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Vision, Mission, and History

About Us


Bryce Hall Library, 1954

Bryce Hall Library, 1954

Original Library Staircase, 1972

Original Library Staircase, 1972

Lower Wesley Hall, 1934

Lower Wesley Hall, 1934

Library 5th Floor, 2017

Library 5th Floor, 2017

Library Vision & Mission

The Library will be a place of engagement, learning, creation, and belonging. Through ongoing dialogue with our diverse university community, we strive to contribute meaningfully to diverse literacies, responsible critical inquiry, and equitable access to knowledge, both at the University of Winnipeg and beyond.

Our mission is to sustainably develop a body of knowledge and cultural resources that benefit our campus and community. The Library is a front-line service that helps students, faculty, and public researchers access and use these resources, as well as a safe, intuitive, and inspiring space to engage in scholarly pursuits.


Strategic Priorities

Our 2021-2023 Strategic Priorities form the basis of operational planning. Emphasis has been placed on guiding the Library through the redevelopment process and addressing the needs of the post-COVID University:

1) The Library will support research within an increasingly digital and open scholarly landscape.

2) The Library will work with its many stakeholders and partners to renovate its physical space.

3) The Library will build stronger supports for UWinnipeg’s community partnerships.

4) The Library will ensure long-term, sustainable approaches to developing and preserving physical and digital collections.



History

The Library’s story is as old as the University itself, dating back more than 100 years to the days of Wesley and Manitoba College. Wesley College created a space for a Library in 1896, and throughout the next half-century the Library would occupy Sparling, Bryce, and Ashdown Halls for various periods of time as the schools consolidated.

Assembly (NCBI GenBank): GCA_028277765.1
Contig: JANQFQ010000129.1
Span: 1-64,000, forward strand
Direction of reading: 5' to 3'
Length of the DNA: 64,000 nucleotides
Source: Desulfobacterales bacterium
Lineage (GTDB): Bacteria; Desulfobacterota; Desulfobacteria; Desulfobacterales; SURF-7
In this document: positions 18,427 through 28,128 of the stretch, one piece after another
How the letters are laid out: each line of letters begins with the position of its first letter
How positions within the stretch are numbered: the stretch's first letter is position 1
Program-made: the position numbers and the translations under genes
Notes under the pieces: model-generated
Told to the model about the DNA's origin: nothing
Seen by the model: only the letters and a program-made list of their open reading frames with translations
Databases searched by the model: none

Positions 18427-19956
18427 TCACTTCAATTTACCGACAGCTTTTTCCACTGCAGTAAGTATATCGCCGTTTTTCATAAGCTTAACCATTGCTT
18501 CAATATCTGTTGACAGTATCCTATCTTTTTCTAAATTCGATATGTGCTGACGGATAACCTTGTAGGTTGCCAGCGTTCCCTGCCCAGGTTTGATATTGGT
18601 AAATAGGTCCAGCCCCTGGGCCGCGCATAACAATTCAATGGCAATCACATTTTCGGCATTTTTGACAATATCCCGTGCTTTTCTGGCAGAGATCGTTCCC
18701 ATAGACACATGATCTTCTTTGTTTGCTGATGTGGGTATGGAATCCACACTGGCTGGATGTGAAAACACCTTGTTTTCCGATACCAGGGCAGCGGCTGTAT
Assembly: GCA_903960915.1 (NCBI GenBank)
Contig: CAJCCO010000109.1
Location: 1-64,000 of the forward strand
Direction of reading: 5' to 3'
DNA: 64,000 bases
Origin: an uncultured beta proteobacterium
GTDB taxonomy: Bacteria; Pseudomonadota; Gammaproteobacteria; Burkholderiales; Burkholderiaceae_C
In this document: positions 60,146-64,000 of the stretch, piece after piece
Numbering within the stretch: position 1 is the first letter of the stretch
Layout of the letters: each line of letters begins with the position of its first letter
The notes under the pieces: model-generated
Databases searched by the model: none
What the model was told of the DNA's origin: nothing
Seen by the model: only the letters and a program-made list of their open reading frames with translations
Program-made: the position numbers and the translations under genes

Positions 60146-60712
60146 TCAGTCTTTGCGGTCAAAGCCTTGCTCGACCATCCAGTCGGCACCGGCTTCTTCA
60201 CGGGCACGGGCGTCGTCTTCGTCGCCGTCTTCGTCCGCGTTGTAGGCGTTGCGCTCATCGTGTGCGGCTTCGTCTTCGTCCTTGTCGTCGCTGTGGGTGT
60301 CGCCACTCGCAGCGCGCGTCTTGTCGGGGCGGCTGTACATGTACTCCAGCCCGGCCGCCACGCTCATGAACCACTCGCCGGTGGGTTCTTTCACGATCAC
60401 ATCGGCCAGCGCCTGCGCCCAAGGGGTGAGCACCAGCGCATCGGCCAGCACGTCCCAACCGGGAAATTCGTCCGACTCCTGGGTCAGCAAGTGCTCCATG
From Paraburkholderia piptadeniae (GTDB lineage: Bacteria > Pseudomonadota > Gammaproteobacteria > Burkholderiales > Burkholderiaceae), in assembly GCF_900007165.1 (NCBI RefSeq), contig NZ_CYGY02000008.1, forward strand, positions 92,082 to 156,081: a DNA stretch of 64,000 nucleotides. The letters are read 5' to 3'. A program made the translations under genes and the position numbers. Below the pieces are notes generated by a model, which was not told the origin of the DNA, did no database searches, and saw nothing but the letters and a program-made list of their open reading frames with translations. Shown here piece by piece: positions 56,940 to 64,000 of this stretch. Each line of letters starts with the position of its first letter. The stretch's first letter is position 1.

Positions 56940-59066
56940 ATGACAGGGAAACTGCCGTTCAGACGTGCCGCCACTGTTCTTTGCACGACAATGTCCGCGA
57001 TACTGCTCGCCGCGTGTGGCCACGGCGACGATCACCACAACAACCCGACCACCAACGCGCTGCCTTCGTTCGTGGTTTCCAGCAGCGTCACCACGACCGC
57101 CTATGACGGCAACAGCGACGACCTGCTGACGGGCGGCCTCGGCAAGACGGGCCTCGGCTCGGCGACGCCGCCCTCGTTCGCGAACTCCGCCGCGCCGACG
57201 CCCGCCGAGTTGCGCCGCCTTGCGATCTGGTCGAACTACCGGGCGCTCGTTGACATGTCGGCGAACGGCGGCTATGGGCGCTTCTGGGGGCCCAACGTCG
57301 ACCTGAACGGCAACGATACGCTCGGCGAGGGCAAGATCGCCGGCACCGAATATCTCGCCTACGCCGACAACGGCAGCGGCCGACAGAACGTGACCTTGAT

When United College became the University of Winnipeg in 1967, the Library was again in need of space to accommodate students and grow collections. Centennial Hall — a megastructure designed to unite six disparate buildings in the heart of campus — was constructed in 1972 and included a new home for the UWinnipeg Library.  At the time, the Centennial Hall facility was widely recognized for its open, progressive design elements, and lovingly referred to as the “Library in the Sky.”

Over the next few decades, the student population steadily increased and the Library collection doubled in size. By 1986, the Chief Librarian reported that the facility’s original capacity — designed to accommodate ten years of growth — had been exceeded. This triggered a long trend of makeshift space projects, though a comprehensive solution was already overdue. Shelving aisles were extended and narrowed, walls were constructed, and a gradual “boxing in” of Library spaces began to reshape the airy, sun-soaked Library into a winding, inaccessible maze. 

Despite these challenges, the Library remains a central hub for campus activity. Visits to the Library have continued to outpace student growth, and the Library now administers a portfolio that includes the Archives, Art Gallery, Copyright Office, Institutional Repository, and Anthropology Museum, as well as an expanding suite of research services tied to faculty and graduate student support.

While it has evolved to become more than a building of books, the Library lives within an aging infrastructure very much in need of repair. The path toward renewal began in 2015 when UWinnipeg President Annette Trimbee called upon the UW community to “ensure that our library, as the heart and soul of our academy, continues to be a hub for research, collaboration, and learning.” The campus community echoed this intention in a number of consultations that followed, and in December 2017, a team was formed to create a pathway to a redeveloped Library. Prioritizing sustainability, accessibility, and a future-proofed infrastructure, the Library renewal project is rooted in an Indigenous design mandate that will bring a tangible Indigenous landmark to campus, expand the Library’s ability to innovate, and ensure that Centennial Hall can continue to serve the UWinnipeg community for another half-century.